Medical implants

Policy Briefing

Published 19/06/2019

Medical implants cover
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This briefing note highlights the ethical issues raised by the use of medical implants – such as hip implants, pacemakers and glucose monitors – and the challenges faced by regulatory bodies, manufacturers, and healthcare professionals working in this area. These challenges include ensuring effective post-market surveillance of implants to monitor their safety and efficacy, and preparing for data and cybersecurity risks associated with connected implants.


  • Medical implants can be used to treat or monitor health conditions, or to restore body function.
  • High-profile cases involving failing implants causing harm to patients have triggered a review of regulation to strengthen evidence and safety requirements for implants.
  • Ethical issues arise in relation to equitable patient access to implants, the responsibilities of healthcare professionals in offering and monitoring medical implants, uncertainty about the long-term effects of implants and the problems this can pose for decision making, and liability when something goes wrong.
  • Increasingly, implants are network-enabled, which expands possibilities for data gathering, monitoring, and analysis. This also might make implants more vulnerable to error and attack.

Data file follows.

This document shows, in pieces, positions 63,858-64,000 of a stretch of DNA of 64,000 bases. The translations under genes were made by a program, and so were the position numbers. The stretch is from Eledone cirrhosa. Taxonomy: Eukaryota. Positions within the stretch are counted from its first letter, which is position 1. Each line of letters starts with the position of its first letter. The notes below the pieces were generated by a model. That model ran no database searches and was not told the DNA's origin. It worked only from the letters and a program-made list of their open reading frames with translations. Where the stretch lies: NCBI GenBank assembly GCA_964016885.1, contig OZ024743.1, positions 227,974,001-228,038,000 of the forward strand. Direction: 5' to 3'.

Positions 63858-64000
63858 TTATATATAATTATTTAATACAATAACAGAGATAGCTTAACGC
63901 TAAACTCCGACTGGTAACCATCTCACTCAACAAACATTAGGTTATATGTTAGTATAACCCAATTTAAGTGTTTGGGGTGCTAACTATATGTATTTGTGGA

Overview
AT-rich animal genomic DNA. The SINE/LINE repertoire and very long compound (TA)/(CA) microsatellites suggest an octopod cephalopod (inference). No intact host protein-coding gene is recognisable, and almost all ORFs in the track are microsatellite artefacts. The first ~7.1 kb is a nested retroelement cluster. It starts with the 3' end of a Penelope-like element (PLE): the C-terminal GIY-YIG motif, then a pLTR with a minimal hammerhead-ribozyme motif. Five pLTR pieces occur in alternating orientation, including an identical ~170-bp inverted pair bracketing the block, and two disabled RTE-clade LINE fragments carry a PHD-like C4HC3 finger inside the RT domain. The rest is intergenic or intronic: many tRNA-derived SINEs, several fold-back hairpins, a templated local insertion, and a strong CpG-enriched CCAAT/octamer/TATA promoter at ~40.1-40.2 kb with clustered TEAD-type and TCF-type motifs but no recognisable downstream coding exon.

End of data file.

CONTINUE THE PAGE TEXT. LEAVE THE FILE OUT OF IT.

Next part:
• Challenges for policy-makers include ensuring effective post-market surveillance of implants, promoting innovation that addresses patient need, and preparing for data and cybersecurity risks associated with connected implants.

Read the briefing note.

Project team

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Catherine Joynson

Assistant Director

Catherine is part of the senior management team. She is responsible for leading a range of Council projects including the active response programme and its horizon scanning work. Catherine is currently on secondment (part-time) at the UK National Screening Committee.

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Ran Svenning Berg

Research Officer

Ranveig undertakes research to support the Council’s work and monitors developments in areas of interest to the Council. Prior to this she was the Communications Officer at the Council, and before that managed communications at the International Action Network on Small Arms (IANSA) and completed a BA in Development Studies and International Relations at London Metropolitan University.

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Arzoo Ahmed

Research Officer

Arzoo is undertaking research as part of the Council’s active response programme and working on the genome editing in farmed animals project. Prior to joining the Council, Arzoo was director at the Centre for Islam and Medicine and a research associate at the Office for Public Management. Arzoo is completing an MA in philosophy at King’s College London, and graduated with a BA in Physics and an MPhil in Medieval Arabic Thought from the University of Oxford.